If we integrate for all from 0 to infinity then the integral is diverging

    at 0. The reason is not just the large approximation. It is even more

    diverging for close collisions. The lower limit is determined from

    quantum mechanics. The uncertainty principle

    rp h

    prohibits electrons from getting closer than

    min h

    mv B

    where B is the De Broglie wavelength.

  • Phys780: Plasma Physics Lecture 19. Plasma radiation. 9

    Hence,

    P1 22

    3

    Z2e6nem2c3

    1

    B

    We have to check when the condition of large impact distances is

    compatible with the lower limit that is

    min >2Ze2

    mv2

    this means thath

    mv>

    2Ze2

    mv2

    orhv

    2Ze2> 1

    hence, the electron energy

    mv2

    2>

    me4Z2

    2h2= 13.6eV Z2

    Thus, in this case the electron energy is higher than the ionization

  • Phys780: Plasma Physics Lecture 19. Plasma radiation. 10

    energy.

    The total radiation power from a unit volume of plasma is:

    P = P1ni Z2e6v

    m2c3hneni

    The radiation frequency can be estimated from the following. For a

    given impact parameter the duration of the acceleration impulse is

    t

    v

    Hence, the characteristic frequency is

    1/t v

    Using the minimal distance for estimate we get

    mv2

    h

  • Phys780: Plasma Physics Lecture 19. Plasma radiation. 11

    or for the photon energy

    h mv2 2Te

    The precise theory for a Maxwellian distribution gives the same answer:

    the maximum radiation frequency is emitted by photons with energy

    2Te. The radiation spectrum is flat with a cut-off frequency at

    h 2Te.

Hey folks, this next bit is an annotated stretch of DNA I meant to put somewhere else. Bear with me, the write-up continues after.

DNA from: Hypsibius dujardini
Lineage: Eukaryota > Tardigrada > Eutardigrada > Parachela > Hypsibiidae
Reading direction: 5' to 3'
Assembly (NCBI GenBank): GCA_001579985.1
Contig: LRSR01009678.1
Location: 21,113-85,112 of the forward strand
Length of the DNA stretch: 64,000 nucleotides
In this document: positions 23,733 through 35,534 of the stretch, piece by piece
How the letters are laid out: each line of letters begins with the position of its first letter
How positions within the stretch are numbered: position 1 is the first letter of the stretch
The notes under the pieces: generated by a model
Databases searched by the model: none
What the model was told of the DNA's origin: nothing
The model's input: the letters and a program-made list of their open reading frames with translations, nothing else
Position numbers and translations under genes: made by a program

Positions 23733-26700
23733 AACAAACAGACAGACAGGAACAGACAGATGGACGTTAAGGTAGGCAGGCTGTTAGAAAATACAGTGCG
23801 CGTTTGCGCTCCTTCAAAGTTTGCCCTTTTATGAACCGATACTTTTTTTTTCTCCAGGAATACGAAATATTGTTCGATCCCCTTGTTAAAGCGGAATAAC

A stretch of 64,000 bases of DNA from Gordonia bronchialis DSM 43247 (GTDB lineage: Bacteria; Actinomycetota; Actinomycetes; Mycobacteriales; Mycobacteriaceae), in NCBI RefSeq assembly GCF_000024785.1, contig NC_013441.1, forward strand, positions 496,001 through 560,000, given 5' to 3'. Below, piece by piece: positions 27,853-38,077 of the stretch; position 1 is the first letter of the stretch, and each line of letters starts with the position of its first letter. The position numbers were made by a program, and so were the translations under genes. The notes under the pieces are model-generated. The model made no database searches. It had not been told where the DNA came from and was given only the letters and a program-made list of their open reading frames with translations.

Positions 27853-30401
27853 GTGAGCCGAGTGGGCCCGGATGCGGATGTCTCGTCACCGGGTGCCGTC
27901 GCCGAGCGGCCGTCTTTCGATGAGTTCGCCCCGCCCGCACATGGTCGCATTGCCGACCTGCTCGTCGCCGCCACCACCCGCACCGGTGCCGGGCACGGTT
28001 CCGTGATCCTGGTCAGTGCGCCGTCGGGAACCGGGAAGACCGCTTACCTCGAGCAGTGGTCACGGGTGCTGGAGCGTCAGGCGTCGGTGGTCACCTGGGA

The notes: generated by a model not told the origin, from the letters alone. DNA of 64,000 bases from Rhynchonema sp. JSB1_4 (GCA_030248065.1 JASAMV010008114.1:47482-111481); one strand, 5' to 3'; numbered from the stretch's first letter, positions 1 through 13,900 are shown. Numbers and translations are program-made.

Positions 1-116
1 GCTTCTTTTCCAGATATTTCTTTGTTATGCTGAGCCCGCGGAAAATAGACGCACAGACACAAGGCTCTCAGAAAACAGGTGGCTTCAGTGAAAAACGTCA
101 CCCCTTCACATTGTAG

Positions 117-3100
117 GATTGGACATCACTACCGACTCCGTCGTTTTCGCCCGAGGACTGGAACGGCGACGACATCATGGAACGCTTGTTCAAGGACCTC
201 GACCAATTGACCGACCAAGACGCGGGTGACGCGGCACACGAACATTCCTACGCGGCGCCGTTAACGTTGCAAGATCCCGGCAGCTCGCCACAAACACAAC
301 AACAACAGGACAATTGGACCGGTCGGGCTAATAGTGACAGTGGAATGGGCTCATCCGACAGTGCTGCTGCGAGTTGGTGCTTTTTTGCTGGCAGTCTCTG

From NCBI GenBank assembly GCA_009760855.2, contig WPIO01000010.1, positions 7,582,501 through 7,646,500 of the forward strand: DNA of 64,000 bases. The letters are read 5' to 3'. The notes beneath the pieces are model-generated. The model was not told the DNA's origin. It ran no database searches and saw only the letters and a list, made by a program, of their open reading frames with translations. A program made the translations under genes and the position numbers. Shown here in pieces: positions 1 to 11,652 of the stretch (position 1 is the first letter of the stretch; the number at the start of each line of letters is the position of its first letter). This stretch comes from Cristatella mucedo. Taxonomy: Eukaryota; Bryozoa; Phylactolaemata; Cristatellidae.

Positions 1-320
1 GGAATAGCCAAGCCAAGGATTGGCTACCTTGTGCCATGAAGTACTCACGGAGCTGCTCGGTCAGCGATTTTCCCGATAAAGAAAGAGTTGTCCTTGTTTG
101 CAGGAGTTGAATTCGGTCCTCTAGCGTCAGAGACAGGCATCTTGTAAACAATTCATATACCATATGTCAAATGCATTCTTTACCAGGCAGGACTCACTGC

• Phys780: Plasma Physics Lecture 19. Plasma radiation. 12

    Figure 5: Spectrum of bremsstrahlung radiation. The spectrum is flat up to

    the cut-off frequency cut, corresponding to photons with the thermal energy:

    h = 2Te.

  • Phys780: Plasma Physics Lecture 19. Plasma radiation. 13

    The averaged over the velocity distribution radiation power

    corresponds to v vTe

    Te/m with some coefficient:

    Pbrem = AZ2e6neniTe

    1/2

    m5/2c3h

    where A 7.7.

    Practical formula:

    Pbrem = 1.69 1025Z2neni

    TeVerg

    cm2s

    Recombination radiation

    Since electrons loose almost the whole kinetic energy to radiation in the

    collisions they may be captured by ions. However, for electrons with

    energies higher than the ionization energy this probability is small.

  • Phys780: Plasma Physics Lecture 19. Plasma radiation. 14

    The energy levels in a hydrogen-like atom are

    En = IHZ

    2

    n2

    where

    IH =me4

    2h2= Ry

    Then the photon energy radiated by electron captured to quantum

    state n is

    h =mv2

    2+

    IHZ2

    n2

  • Phys780: Plasma Physics Lecture 19. Plasma radiation. 15

    Figure 6: Diagram showing the relationship between the energy interval for

    bremsstrahlung and recombination radiation.

  • Phys780: Plasma Physics Lecture 19. Plasma radiation. 16

    Consider radiation in a finite frequency range . This corresponds to

    capture into n number of energy states:

    h 2IHZ

    2

    n3n

    Since the radiation frequency can be estimated as

    v/

    we can find the range of the impact parameter corresponding to the

    capture into n states:

    hv

    2IHZ2

    n3n

    2IHZ2

    h

    n

    n3

    Now we calculate the radiation power for the free-bound transition,

    so-called, recombination radiation similarly to bremsstrahlung, but

    doing summation over possible values of the impact parameter instead

  • Phys780: Plasma Physics Lecture 19. Plasma radiation. 17

    of integration:

    Pr =

    nevE2 = 22Z2e6ne

    3m2c3

    This can be estimated as

    Pr

    P1

    P12IHZ

    2

    h

    n

    n3

    Obviously, most contribution comes from small n 1. Thus

    Pr P12IHZ

    2

    E

    where E = h the photon energy. Thus, the power of the recombination

    radiation is 2IHZ2/E smaller than the bremsstrahlung radiation:

    PrecPbrem

    2IHZ

    2

    E

    here 2IH 2 13.65 27. The precise coefficient is 29.

  • Phys780: Plasma Physics Lecture 19. Plasma radiation. 18

    The practical formula for the recombination radiation is

    Prec = 5 1024Z4neni1

    TeV

    erg

    cm2s

    A small amount of heavy elements may significantly increase the

    radiation energy losses in plasma because of the Z4 dependence.

    Consider now close collisions. In this case the kinetic energy is smaller

    than the ionization energy:

    mv2

    2